If I am unhappy with the performance of a variety, I will usually grow it one more time, so two years running, just in case the first year happened to be a fluke ... a bad year, bad weather, bad something.
However, so far, I really must admit that I prefer the yellow Bullhorn Pepper better ( Corno di Toro Giallo)


Corno di Toro Rosso (Red Bull's Horn Sweet Peppers)

These Italian heirlooms are my favourite sweet peppers, both in the red and the yellow (rosso and giallo)
They are long, lovely, thick walled, tasty, sweet, spicy, yummy and pretty! .. and as you can see, heavy producer, much more fruits than on the Marconi.

HOTS!

 
Pumpkin Habanero
 
Now, you all know I do not eat hot!
Therefore, I am unable to give you my personal opinion on taste and kick of the hots.
What I can say about this pepper is that it is late to ripen but loaded in these lovely orange coloured beauties.
They are large, about 2" long, plump, and produce tons of peppers! 




 Fish Peppers

These guys are pretty! the foliage is stripey and variegated. The peppers are striped and pretty. Everything about it is pretty to look at.
The peppers start off creamy with green stripes and then turn orange-y with green stripes.... eventually they turn a solid red.
Is edible at all stages, dries well and makes super hot sauces. The flavour of these peppers blends well with fruits and seafood.


Giant Ghost Pepper (Bhut Jolokia)

The ghost pepper, super-sized. .... with the same heat and kick.
Used to be known as the hottest pepper in the world, though others have since taken over that status.


Ghost Pepper (Bhut Jolokia)

A super hot and pretty to look at pepper. Must admit that these guys scare me, as they are super duper hot.

I do not know what to do with them, as they are known to be so hot. Could use one or two to spice up my salsa ...  maybe.
Hubby generally takes the super hots to work for the chefs to cook with. Plus, as some of the staff there are from Africa, South America, Mexico, they like to eat these guys raw, straight out of hand! Yikes! Not for the faint of heart.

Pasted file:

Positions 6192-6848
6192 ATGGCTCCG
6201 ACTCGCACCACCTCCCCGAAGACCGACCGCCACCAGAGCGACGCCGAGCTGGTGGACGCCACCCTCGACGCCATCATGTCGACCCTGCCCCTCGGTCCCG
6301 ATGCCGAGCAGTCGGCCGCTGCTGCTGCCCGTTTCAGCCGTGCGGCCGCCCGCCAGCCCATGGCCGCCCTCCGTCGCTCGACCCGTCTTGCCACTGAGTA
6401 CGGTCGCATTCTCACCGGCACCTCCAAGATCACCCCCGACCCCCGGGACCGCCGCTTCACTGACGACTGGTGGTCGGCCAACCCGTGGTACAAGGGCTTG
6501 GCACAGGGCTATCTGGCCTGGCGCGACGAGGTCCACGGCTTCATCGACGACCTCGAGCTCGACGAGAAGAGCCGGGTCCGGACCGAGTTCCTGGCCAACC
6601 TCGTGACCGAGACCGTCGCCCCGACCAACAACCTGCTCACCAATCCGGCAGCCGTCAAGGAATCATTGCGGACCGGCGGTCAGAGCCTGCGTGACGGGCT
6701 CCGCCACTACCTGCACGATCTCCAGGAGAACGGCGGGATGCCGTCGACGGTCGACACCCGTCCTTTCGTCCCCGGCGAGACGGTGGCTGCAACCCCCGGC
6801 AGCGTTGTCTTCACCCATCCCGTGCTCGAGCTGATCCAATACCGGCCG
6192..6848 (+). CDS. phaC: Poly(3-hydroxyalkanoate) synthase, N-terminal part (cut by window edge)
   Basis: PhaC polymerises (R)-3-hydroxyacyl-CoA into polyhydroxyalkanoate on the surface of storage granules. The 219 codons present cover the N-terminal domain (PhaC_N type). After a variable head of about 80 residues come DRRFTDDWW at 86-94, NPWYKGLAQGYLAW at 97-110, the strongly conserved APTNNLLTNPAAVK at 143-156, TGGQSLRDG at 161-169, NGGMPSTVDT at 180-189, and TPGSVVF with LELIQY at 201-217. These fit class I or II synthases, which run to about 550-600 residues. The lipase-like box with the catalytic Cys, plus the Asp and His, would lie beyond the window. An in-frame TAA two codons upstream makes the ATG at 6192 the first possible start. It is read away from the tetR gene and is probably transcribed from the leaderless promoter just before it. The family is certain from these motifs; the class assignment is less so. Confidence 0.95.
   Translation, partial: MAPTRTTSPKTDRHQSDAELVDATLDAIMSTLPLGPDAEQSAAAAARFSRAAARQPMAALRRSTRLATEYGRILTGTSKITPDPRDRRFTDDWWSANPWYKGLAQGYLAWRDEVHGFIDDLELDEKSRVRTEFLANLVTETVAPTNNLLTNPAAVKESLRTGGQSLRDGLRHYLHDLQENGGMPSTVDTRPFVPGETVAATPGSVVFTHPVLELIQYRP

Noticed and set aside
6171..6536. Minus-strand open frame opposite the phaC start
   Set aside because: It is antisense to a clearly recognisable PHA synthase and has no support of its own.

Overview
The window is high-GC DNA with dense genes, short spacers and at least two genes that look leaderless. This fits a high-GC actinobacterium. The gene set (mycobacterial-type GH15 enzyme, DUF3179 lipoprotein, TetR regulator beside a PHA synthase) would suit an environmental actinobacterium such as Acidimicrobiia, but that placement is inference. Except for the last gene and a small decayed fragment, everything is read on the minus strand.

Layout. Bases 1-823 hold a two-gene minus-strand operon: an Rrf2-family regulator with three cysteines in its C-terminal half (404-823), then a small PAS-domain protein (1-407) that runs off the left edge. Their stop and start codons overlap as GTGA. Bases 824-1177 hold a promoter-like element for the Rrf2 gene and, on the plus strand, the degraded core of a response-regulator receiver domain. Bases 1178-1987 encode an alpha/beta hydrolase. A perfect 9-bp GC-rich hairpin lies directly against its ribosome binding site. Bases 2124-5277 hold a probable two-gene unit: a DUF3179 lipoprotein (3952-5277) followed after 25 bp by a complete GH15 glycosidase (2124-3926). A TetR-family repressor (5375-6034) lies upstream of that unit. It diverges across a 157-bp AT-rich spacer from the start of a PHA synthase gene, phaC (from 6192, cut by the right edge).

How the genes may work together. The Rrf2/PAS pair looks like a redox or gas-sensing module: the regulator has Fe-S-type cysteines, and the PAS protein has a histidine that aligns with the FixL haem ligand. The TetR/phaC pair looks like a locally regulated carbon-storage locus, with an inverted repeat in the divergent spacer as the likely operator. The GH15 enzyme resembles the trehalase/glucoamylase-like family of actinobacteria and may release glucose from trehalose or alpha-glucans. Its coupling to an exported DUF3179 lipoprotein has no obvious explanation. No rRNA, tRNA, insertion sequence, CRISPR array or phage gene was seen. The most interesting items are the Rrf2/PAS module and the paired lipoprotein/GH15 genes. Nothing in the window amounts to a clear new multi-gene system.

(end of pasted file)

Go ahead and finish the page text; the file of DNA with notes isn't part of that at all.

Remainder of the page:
Chinese Five Colour Peppers

This glorious pepper is my favourite to grow.
For the past three years I have been growing the 'Chinese Five Colour' hot pepper as I love it so much!
It grows all five colours on the shrub at once, making it look like a jelly bean tree, or a candy tree. Watch your wee ones around this plant... though the peppers look like candy, they are super duper hot.
You only need a few peppers to make a hot salsa, or add some heat to your tomato sauce. 

Giant Bhut Jolokia ripening on the bush in late November.

Friday, 1 November 2013

November Garden and Yard Ramblings

What to do in the month of November in the yard? In the garden? What to plant now? If you are in the colder regions of the world, with snow or hard frosts already, you likely are buttoned up already for the winter and eagerly awaiting spring.
However if you are on the PNW or more temperate areas, well, still lots of time to do lots of things.

Plant some peas, your doggies will thank you ; )

What to plant now...(Can you believe that I still have this head line in here? Amazing, eh?)

In the garden..
Peas - plant now for an early crop in spring. Sow heavier than you would normally as you will likely have a lower germination rate.
- Broad beans
- Garlic - yes, still time to get it in
- Asparagus - if you can find some crowns ) a friend is thinning out her bed, maybe?) now is a great time to plant them up. Read my asparagus planting and growing tips HERE.

Under cover... ( Stuff you may want to germinate under grow lights and then move out to your cold frame. They can handle to cooler temps, but germination will be lower and slower due to the lack of daylight.
- Lettuce mixes with arugula, mache, cress, mustard...

Interesting useful idea ...
Cold frames can easily be made into hot frames or hot beds by placing some 'hot' or 'raw' manure underneath the compost/soil or the potted plants. The raw manure heats up the frame as it rots down into composted manure.